Training scientists to reduce the impact of natural hazards has been the main focus of the CERG-C (Certificat de spécialisation en évaluation et management des Risques Géologiques et risques liés au climat / Specialization certificate for the assessment and management of geological and climate related risk) since its inception in 1988. We take a multidisciplinary approach to the assessment and management of risk from natural hazards, merging ideas from disciplines such as the physical and social sciences, engineering, and economics.
In the Monthey area (VS, Switzerland), CERG-C 2016
Over the last 30 years the CERG-C has trained participants from more than 80 countries around the world in collaboration with the Institute for Environmental Sciences (ISE) and in association with several institutions over the years, such as the Swiss Agency for Development and Cooperation (SDC), the Swiss Seismological Service (SED), the Institute of Earth Sciences, University of Lausanne, the Dipartimento di Architettura e Pianificazione, Politecnico di Milano and the Department of Geosciences, East Tennessee State University, the INGV (Istituto Nazionale di Geofisica e Vulcanologia, the University of Pisa as well as international organizations, such as the United Nations Office for Disaster Risk Reduction (UNISDR), UNOSAT (Unitar's operational satellite applications programme and the World Meteorological Organization. It has also cooperated in research projects around the world.
The essence of our work at the CERG-C is to train its participants on how to incorporate risk science into everyday reality in an attempt to reduce losses to an acceptable level. Another crucial component of our program is training participants on how to communicate effectively with government agencies, media, public and private sectors before, during and after natural hazard events.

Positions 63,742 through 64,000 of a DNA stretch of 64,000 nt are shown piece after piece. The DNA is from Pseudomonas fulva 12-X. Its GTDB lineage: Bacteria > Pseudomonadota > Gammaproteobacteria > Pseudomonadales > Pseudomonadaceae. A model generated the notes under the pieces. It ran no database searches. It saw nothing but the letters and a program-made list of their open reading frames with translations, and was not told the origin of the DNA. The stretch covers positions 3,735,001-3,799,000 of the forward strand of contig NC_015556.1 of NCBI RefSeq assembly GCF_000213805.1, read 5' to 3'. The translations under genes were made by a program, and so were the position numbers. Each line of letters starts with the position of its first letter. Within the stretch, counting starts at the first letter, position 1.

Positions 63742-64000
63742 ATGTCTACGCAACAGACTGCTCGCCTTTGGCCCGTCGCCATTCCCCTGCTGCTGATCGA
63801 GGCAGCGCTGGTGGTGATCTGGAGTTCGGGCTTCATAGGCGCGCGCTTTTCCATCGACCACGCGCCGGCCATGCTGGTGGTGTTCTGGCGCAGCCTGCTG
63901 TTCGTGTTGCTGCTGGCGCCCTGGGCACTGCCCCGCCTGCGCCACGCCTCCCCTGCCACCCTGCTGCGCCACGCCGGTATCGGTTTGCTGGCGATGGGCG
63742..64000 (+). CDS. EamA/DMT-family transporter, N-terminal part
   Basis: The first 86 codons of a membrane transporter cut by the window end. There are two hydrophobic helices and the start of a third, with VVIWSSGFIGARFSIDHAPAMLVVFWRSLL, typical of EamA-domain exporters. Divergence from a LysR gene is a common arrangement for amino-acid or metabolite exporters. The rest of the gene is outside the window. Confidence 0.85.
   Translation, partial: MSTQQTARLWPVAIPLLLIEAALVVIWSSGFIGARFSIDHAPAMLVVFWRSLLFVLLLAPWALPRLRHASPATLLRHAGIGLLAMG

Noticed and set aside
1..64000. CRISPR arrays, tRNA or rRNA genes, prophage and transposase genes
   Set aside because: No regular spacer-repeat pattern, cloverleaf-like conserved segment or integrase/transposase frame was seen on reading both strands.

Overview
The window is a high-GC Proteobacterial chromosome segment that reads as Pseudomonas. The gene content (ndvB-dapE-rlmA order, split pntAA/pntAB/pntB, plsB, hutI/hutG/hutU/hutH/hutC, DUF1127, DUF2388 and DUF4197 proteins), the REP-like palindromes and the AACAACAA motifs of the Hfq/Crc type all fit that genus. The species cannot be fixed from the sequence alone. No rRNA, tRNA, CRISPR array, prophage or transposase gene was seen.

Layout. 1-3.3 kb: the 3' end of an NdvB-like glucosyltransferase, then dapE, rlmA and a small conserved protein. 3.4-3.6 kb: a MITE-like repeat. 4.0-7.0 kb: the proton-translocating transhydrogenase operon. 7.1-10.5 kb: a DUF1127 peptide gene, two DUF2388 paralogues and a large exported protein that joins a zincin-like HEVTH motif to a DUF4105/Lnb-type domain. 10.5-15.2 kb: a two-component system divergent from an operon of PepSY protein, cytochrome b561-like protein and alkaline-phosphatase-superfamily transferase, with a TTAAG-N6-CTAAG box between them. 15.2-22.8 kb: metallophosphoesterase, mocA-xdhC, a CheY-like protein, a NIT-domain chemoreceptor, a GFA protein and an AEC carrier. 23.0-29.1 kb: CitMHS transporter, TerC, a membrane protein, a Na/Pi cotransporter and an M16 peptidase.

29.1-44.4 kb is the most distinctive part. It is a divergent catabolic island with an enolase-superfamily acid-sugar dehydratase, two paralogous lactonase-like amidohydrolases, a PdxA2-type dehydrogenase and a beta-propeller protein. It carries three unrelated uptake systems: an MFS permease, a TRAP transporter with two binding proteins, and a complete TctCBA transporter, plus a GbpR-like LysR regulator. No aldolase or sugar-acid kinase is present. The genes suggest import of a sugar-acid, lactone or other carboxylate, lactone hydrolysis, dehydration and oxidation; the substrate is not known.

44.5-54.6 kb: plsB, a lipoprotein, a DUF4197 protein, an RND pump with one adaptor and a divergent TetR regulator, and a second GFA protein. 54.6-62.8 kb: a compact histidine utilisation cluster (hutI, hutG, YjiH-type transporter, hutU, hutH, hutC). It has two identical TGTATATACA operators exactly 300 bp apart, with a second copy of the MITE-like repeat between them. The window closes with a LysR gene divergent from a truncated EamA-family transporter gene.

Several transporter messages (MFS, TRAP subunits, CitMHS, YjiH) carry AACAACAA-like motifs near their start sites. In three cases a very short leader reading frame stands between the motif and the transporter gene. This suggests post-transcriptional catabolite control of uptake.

In recent years there has been a significant increase in the impact of major natural disasters worldwide, due in large part to population growth in urban areas and the increasing complexity of the built or constructed environment. The devastation left behind is a stark reminder of the importance of a comprehensive program for risk reduction.
CERG in a nutshell:
- 5 modules: risk management, hazards and risks related to floods and climate change, seismic risk, landslide risk, volcanic risk
- Schedule: 7 weeks of lectures (including field work), 2 weeks of exams and a personal dissertation to be handed 8 months after the training. Possibility of 3 additional at the University of Geneva to work on the final dissertation
- Teaching team: about 20 international experts in the field of geological risk